Date of Graduation
Fire is an inherently spatial process that is tightly coupled to spatial patterns in climate and topography. This is particularly true in the dry western United States, where confounded by the legacy of fire suppression and the trend in global warming, large high severity fires are increasingly frequent. Recent work has integrated space and time analyses of fire regimes through the application of geographic information science (GIS). GIS was developed for spatial studies, and it can be effective in multi-dimensional interpretations of fire ecology in many vegetated ecosystems. In order to examine the role of fire in dry ponderosa pine (Pinus ponderosa) forests of Eastern Washington State, I developed a novel approach for integrating spatial variability and traditional temporal measures of fire return interval, evaluated the role of regional drought on the spatial properties of fire and evaluated the effect of fuel age on spatiotemporal fire dynamics. Dendrochronological data collected by the United States Forest Service on several sites on the east slope of the Cascade Range were used in these analyses. I thoroughly edited and converted this secondary data to a format suitable for GIS applications. My work suggests that GIS can enrich and supplement traditional, statistical studies that emphasize temporal variability. Spatially explicit, visual representations of fire frequency can reveal relationships between fine-scale topographic features and fire. Spatial patterns of fire, particularly area burned and patchiness, appear to be directly related to annual drought. A spatially explicit, short-term relationship between fuel age and fire recurrence was also revealed. These results demonstrate that new insights can be gained through a spatiotemporal GIS-based analysis of fire variability, which through its visual nature is readily accessible to users with a wide range of expertise.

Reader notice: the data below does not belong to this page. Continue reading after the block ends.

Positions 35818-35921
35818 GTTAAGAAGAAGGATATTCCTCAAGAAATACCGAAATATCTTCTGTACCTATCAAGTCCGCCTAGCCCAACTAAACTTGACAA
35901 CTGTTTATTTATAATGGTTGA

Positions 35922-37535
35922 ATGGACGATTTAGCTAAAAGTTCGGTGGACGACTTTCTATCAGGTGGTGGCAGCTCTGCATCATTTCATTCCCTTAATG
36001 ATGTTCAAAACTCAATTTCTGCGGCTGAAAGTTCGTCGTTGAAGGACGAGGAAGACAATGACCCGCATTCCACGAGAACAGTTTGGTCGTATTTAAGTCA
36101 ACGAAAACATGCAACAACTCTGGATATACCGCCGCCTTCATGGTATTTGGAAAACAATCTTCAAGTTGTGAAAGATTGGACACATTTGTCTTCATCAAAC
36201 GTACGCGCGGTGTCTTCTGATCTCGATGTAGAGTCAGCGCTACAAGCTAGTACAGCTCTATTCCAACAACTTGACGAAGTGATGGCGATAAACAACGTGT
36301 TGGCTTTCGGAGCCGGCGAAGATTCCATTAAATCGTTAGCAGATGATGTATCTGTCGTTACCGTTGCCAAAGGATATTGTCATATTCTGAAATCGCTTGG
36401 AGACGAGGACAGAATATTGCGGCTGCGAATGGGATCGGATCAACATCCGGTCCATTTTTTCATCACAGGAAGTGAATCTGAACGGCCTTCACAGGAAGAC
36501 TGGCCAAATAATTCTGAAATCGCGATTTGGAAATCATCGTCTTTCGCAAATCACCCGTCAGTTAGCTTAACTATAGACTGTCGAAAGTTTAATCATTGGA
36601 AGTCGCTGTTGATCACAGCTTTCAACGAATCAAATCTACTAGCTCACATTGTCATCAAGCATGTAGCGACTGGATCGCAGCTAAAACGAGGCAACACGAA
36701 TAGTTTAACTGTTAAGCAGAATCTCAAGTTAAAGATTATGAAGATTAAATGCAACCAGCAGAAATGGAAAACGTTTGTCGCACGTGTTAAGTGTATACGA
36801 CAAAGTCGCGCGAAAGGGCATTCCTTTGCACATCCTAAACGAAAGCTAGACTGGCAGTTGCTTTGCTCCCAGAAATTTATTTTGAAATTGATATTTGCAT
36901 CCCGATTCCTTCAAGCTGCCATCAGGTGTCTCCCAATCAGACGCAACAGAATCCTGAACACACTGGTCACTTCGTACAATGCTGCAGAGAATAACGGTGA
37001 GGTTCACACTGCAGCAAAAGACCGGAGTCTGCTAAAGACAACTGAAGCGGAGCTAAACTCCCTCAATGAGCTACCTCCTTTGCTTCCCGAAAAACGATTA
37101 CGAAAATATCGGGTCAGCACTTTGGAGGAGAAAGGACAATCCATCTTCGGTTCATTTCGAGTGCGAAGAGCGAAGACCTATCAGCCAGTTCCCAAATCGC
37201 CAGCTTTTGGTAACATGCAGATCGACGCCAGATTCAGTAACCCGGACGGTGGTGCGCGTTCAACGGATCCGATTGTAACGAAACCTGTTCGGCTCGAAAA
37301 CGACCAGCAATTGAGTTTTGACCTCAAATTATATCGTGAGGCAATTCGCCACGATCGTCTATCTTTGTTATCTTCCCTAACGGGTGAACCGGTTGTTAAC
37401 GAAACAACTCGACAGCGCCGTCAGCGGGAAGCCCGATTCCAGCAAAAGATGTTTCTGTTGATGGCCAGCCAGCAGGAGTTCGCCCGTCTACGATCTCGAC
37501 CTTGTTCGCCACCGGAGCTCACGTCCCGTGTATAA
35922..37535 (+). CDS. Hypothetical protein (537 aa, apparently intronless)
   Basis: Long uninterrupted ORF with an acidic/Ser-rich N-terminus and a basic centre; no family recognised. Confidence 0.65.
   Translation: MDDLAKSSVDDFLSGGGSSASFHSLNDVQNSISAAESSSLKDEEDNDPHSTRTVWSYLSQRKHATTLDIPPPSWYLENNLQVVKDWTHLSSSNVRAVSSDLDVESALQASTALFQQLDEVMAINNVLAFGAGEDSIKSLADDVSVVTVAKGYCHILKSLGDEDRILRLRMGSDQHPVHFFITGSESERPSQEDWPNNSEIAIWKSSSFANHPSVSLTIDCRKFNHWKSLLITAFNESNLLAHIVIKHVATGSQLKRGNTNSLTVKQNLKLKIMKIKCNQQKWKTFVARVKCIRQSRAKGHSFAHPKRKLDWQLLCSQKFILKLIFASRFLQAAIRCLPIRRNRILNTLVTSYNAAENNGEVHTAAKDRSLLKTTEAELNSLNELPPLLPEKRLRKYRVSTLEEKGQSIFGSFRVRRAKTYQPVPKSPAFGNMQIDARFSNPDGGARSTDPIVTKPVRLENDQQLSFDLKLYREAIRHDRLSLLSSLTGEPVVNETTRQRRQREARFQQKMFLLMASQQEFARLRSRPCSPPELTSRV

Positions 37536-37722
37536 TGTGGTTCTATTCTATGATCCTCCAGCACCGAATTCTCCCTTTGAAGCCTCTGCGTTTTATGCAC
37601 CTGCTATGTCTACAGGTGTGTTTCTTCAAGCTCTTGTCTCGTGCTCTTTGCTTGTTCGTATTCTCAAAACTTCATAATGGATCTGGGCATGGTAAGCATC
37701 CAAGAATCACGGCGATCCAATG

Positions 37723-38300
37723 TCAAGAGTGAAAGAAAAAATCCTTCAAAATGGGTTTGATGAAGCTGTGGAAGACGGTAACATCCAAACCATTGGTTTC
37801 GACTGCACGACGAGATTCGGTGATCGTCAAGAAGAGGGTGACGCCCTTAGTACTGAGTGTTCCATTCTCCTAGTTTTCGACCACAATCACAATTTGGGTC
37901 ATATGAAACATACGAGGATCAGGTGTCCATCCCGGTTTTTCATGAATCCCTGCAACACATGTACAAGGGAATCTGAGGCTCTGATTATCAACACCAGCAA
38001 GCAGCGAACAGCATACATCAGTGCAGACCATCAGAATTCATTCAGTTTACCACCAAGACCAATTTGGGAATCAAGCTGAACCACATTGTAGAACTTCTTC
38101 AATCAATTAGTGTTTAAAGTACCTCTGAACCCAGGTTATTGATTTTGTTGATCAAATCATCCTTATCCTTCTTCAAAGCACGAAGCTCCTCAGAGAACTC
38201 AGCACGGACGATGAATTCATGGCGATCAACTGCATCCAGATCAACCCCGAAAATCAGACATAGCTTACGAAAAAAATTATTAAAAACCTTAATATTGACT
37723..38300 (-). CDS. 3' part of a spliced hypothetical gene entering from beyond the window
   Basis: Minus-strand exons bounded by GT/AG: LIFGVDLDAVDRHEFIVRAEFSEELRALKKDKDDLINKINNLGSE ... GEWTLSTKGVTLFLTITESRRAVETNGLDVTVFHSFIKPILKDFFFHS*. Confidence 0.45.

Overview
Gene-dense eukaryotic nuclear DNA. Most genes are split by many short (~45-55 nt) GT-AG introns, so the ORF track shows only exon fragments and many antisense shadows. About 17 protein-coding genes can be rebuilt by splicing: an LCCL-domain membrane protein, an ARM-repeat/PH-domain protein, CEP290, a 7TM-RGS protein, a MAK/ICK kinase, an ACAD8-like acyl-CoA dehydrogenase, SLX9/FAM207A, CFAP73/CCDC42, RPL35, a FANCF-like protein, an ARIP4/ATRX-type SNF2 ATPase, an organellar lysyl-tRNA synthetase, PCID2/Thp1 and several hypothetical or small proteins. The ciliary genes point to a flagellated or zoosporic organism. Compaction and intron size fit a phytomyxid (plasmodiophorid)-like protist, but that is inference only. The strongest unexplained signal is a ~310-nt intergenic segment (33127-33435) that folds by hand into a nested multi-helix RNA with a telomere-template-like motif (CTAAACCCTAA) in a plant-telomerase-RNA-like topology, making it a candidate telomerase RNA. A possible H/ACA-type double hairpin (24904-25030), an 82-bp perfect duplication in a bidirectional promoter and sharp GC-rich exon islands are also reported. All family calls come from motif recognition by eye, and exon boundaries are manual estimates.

Kernan, James T., "GIS analyses of paleo-fire regimes in ponderosa pine (Pinus ponderosa) forests: Extending spatial approaches in ecological interpretation." (2009). Graduate Theses, Dissertations, and Problem Reports. 9168.